Living through the trauma of a breast cancer diagnosis and treatment changes your life, but the challenges can open lives in new and better ways.
That’s the message three-time breast cancer survivor and author Becky Olson will share in her keynote address at the 23rd Celebration of Hope luncheon, a benefit April 20 for the Nancy Floyd Haworth Foundation. In addition to the luncheon, the event includes free seminars.
Olson, author of “The Hat That Saved My Life” and co-founder of the nonprofit Breast Friends, says she knows the key to survival is to find joy in the journey and inspiration for the future.
|If you go
WHAT: Nancy Floyd Haworth Foundation, 23rd Celebration of Hope luncheon and seminars
WHEN: Saturday, April 20. Free breast cancer education seminars at 9 a.m., repeated at 10:30 a.m. Luncheon with keynote speaker three-time breast cancer survivor and author Becky Olson begins at noon.
WHERE: Embassy Suites Albuquerque, 1000 Woodward Place NE
HOW MUCH: Seminars are free, luncheon $75 each or sponsorship: $1,000 for a table for 10. Of the $75 price, $40 is tax deductible. Reservations for luncheon available at firstname.lastname@example.org or call 265-6343.
“More women live through breast cancer, although we still lose women. We still lose too many. I got through it, but it is a very, very difficult journey. What I hope is that I impart some joy. There are positive things to embrace everyday, regardless of where you are on the journey,” she says from her office in Portland, Ore.
One question survivors and their friends and family often ask is when their lives will return to normal.
She doesn’t have an answer, she says.
“Normal doesn’t feel the same anymore,” she explains.
Olson was diagnosed with stage-three breast cancer in 1996. At that time she had a lumpectomy, chemotherapy and radiation.
In 2004, doctors found another lump in her other breast. She had a double mastectomy and believed she had rid herself of cancer, but in 2009 a scan for something else discovered a spot behind her sternum.
She was diagnosed with metastatic disease; the cancer had traveled. She had intense radiation and since then has had several scans that show that she is cancer-free, she says.
“There’s nothing. It could come back again, but it’s not coming back today,” she says.
“We are all terminal. Some of us are just lucky enough to know it,” she says, quoting a favorite sentiment from country singer Tim McGraw. “Cancer changes our lives and changes our direction. We can go from day to day and gloom to gloom or we can develop a stronger purpose.”
She says her motivation for the work she does now came through the realization cancer gave her.
Through Breast Friends she has expanded her focus to include all kinds of women’s cancer and to offer support and education to women in prison.
“When they get a cancer diagnosis, they have nowhere to turn,” she says of incarcerated women. “Most have no access to the Internet. They have no friends or family to pour love on them and most are uninformed about cancer. Some women even believe that cancer is contagious.”
Her organization has created support groups and also has arranged to have a mammography van visit prisons for screening, so the women don’t have to go to an imaging clinic in prison garb and shackles. Olson says that often kept women from getting screened.
She says she hopes the women in prison, like all cancer survivors, look for life beyond their present circumstances.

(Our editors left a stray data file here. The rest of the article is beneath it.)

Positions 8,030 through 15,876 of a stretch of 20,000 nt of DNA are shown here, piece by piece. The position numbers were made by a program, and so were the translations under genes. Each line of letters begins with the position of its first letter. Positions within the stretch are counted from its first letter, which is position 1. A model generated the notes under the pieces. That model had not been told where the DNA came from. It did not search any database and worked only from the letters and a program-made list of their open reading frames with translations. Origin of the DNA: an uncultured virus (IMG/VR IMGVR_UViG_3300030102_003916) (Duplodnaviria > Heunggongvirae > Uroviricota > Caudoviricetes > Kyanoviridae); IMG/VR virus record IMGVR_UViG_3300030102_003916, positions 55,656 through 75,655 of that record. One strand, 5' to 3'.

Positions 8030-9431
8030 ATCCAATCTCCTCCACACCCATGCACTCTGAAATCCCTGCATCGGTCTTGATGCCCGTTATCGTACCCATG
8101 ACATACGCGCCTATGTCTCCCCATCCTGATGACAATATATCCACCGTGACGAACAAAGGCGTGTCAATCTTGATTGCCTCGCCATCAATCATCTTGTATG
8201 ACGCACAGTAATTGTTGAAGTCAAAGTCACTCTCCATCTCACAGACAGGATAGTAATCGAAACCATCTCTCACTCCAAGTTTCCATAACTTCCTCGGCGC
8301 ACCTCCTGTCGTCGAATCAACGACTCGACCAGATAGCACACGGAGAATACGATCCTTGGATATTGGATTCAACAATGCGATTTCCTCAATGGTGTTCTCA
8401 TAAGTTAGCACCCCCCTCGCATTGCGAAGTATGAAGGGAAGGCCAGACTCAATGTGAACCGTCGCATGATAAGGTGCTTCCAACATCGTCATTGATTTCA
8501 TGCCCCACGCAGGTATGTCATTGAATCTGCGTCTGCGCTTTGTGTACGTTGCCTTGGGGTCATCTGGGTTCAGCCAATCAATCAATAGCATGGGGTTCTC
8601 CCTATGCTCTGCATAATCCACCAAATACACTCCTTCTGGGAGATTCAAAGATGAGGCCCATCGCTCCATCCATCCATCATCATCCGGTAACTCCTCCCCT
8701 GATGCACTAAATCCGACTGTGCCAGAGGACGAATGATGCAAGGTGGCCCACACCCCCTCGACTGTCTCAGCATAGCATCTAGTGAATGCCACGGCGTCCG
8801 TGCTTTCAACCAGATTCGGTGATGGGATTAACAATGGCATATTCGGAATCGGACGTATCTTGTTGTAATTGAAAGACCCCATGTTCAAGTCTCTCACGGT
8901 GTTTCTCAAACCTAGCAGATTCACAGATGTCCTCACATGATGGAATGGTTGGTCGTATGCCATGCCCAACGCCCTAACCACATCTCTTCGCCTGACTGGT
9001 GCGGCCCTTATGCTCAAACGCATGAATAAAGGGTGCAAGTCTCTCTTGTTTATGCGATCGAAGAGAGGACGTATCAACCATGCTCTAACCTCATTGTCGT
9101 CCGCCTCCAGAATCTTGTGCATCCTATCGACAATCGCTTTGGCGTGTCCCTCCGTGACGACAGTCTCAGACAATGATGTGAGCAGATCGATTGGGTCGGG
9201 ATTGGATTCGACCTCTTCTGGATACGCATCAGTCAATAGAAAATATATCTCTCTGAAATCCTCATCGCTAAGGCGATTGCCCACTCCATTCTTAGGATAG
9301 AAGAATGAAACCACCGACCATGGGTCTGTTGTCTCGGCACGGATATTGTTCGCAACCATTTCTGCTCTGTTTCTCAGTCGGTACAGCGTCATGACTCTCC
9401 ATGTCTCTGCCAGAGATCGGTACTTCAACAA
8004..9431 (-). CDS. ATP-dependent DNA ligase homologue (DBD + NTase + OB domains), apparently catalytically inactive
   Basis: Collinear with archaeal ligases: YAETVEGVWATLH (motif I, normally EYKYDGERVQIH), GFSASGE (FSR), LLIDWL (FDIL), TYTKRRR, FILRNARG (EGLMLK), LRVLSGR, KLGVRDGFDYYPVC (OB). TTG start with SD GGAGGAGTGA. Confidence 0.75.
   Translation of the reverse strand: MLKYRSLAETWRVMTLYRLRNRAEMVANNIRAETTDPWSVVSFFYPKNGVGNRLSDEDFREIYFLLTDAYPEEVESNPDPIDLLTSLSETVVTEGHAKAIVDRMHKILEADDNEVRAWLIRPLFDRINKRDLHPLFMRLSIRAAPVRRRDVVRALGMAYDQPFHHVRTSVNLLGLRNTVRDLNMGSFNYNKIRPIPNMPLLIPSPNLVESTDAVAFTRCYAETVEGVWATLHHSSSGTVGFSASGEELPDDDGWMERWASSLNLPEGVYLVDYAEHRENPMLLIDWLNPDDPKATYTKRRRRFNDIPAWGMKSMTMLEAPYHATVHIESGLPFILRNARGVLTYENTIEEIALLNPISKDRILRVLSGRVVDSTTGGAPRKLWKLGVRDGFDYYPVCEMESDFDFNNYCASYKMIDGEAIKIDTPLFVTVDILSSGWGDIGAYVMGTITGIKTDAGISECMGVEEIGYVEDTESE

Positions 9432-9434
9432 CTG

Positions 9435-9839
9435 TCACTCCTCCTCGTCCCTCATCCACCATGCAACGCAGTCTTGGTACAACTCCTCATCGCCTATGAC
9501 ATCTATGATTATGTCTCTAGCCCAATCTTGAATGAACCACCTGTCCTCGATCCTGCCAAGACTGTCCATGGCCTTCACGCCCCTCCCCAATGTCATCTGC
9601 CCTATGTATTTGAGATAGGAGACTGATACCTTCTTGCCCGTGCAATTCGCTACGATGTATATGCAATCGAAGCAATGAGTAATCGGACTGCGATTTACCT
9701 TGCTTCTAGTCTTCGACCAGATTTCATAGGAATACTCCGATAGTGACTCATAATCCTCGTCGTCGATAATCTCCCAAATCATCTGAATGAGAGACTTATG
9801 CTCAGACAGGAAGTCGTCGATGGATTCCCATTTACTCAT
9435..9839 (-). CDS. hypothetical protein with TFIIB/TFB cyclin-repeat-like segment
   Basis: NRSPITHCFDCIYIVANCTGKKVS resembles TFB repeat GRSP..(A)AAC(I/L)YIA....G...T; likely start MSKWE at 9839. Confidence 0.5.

“We kick our fears to the curb,” she says of her approach. “What would you do, if you could do anything you wanted and knew you wouldn’t fail?”
Dr. Diana Weber, a breast cancer surgeon at Presbyterian Medical Group, says that innovations in screening and treatment mean more people survive breast cancer than in the past.
New techniques in reconstruction after mastectomy mean women, if they are physically eligible and want reconstruction, can return more closely to their appearance before surgery.
“Many of the women who are eligible for reconstruction can have it at the same time as their mastectomy, so they wake up with a reconstructed breast,” Weber says.
Newer flap surgeries, which require a longer recovery time, are available. Also available is reconstruction with saline implants that looks more like a natural breast because of skin-saving techniques.
“By law reconstruction is covered by insurance,” she says of women who have health insurance.
Dr. Jeffrey Morehouse, a board-certified plastic surgeon with Albuquerque Health Partners, will address these techniques in his seminar, “A Place to Hang Your Pink Ribbon.”
Another seminar presented by Dr. Anthony Miller of X-Ray Associates of New Mexico will discuss a new imaging technique, tomosynthesis, in “Breast Imaging: The Latest and Greatest.”
Radiologist Brian Potts, president of Radiology Associates of Albuquerque, says the new three-dimensional imaging technique can more easily detect cancerous tissue, especially in dense or fibrous breasts.
Tomosynthesis increases radiation exposure, but not much, Potts explains. New advances in digital ultrasound exams also more readily exposes cancerous tissues. Other imaging exams, like magnetic resonance with contrast can help pinpoint cancer.
“Everything has a risk and a benefit and you have to weigh those,” he says.
Jeri Loeber, president of the Nancy Floyd Haworth Foundation, says the event is designed to educate and inspire.
The Nancy Floyd Haworth Foundation provides breast cancer support and education to New Mexicans. Dr. Vaun and Mary Floyd created the foundation in 1990 in memory of their daughter, Nancy, then 42, who died of breast cancer.
“This is not the breast cancer your grandmother had,” Loeber says. “With early detection, it can be cured. It’s treatable.”